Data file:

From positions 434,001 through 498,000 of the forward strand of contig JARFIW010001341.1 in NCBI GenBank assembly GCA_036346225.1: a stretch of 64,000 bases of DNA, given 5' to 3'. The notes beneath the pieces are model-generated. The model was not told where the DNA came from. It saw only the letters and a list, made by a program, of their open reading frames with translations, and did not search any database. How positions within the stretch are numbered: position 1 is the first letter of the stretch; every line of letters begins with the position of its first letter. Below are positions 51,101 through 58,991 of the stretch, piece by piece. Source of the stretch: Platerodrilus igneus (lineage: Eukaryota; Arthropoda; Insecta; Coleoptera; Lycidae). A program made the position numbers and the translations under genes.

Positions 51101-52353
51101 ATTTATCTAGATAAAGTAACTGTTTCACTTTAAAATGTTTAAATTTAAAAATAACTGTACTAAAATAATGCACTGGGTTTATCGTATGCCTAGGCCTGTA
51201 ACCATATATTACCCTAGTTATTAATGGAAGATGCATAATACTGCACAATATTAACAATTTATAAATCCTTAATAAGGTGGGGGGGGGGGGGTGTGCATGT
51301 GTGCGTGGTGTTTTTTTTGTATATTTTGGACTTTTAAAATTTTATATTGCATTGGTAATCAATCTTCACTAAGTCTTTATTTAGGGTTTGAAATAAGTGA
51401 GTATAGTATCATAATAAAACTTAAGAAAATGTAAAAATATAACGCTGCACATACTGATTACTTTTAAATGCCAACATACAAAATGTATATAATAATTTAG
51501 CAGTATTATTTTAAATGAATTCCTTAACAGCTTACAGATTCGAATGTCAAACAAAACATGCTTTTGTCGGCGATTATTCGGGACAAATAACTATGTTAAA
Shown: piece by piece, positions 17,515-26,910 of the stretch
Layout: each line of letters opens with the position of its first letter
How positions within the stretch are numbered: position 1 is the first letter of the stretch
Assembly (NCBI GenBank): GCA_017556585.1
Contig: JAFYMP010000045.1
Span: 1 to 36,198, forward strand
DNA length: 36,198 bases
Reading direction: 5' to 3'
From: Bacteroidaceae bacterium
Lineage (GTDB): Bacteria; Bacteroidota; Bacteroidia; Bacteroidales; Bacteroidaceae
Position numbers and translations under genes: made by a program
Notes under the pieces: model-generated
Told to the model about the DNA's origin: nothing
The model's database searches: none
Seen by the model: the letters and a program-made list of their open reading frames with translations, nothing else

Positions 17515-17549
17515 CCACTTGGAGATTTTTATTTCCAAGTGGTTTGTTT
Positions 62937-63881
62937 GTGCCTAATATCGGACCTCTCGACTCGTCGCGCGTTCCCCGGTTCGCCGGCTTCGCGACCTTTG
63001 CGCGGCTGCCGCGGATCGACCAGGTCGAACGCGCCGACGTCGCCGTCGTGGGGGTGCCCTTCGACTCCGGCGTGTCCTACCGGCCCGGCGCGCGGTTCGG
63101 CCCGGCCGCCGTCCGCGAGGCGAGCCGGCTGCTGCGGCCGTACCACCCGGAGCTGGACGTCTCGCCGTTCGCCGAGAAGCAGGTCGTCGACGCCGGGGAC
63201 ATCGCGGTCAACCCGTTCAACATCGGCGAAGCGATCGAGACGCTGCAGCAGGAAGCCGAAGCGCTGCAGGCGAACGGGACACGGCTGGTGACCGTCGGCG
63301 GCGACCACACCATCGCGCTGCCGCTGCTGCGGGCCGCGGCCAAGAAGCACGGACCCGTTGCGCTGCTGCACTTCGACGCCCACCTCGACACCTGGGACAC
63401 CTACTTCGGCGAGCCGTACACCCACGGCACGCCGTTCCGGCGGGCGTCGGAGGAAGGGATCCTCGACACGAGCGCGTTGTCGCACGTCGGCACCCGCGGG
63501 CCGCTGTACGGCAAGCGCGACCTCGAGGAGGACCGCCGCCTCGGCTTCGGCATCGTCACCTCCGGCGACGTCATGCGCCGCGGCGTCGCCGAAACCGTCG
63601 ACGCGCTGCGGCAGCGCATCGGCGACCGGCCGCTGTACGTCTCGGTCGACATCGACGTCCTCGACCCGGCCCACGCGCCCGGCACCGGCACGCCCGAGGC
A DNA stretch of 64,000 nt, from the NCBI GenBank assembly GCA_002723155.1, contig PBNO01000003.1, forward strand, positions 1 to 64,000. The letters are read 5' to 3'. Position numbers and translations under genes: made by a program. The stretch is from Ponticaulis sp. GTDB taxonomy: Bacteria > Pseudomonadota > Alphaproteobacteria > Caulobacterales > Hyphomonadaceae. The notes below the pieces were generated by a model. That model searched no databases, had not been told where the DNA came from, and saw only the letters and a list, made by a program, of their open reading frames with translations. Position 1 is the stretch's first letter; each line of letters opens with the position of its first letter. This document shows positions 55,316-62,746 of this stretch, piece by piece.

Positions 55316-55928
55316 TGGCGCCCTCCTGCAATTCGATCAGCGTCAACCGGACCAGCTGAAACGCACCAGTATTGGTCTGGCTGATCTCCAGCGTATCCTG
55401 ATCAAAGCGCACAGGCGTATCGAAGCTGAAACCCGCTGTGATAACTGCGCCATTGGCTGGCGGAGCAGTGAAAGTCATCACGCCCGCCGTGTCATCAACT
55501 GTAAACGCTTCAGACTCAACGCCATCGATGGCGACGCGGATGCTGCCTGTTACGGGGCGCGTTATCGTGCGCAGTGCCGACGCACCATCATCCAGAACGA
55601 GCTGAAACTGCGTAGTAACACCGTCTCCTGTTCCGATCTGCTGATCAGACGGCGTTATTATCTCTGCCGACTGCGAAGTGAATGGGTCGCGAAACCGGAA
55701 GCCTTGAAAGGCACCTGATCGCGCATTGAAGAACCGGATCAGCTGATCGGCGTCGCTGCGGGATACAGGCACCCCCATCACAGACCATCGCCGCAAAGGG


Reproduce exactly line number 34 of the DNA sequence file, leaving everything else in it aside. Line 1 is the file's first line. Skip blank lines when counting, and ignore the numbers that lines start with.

A DNA stretch of 64,000 nt, from the NCBI GenBank assembly GCA_002723155.1, contig PBNO01000003.1, forward strand, positions 1 to 64,000. The letters are read 5' to 3'. Position numbers and translations under genes: made by a program. The stretch is from Ponticaulis sp. GTDB taxonomy: Bacteria > Pseudomonadota > Alphaproteobacteria > Caulobacterales > Hyphomonadaceae. The notes below the pieces were generated by a model. That model searched no databases, had not been told where the DNA came from, and saw only the letters and a list, made by a program, of their open reading frames with translations. Position 1 is the stretch's first letter; each line of letters opens with the position of its first letter. This document shows positions 55,316-62,746 of this stretch, piece by piece.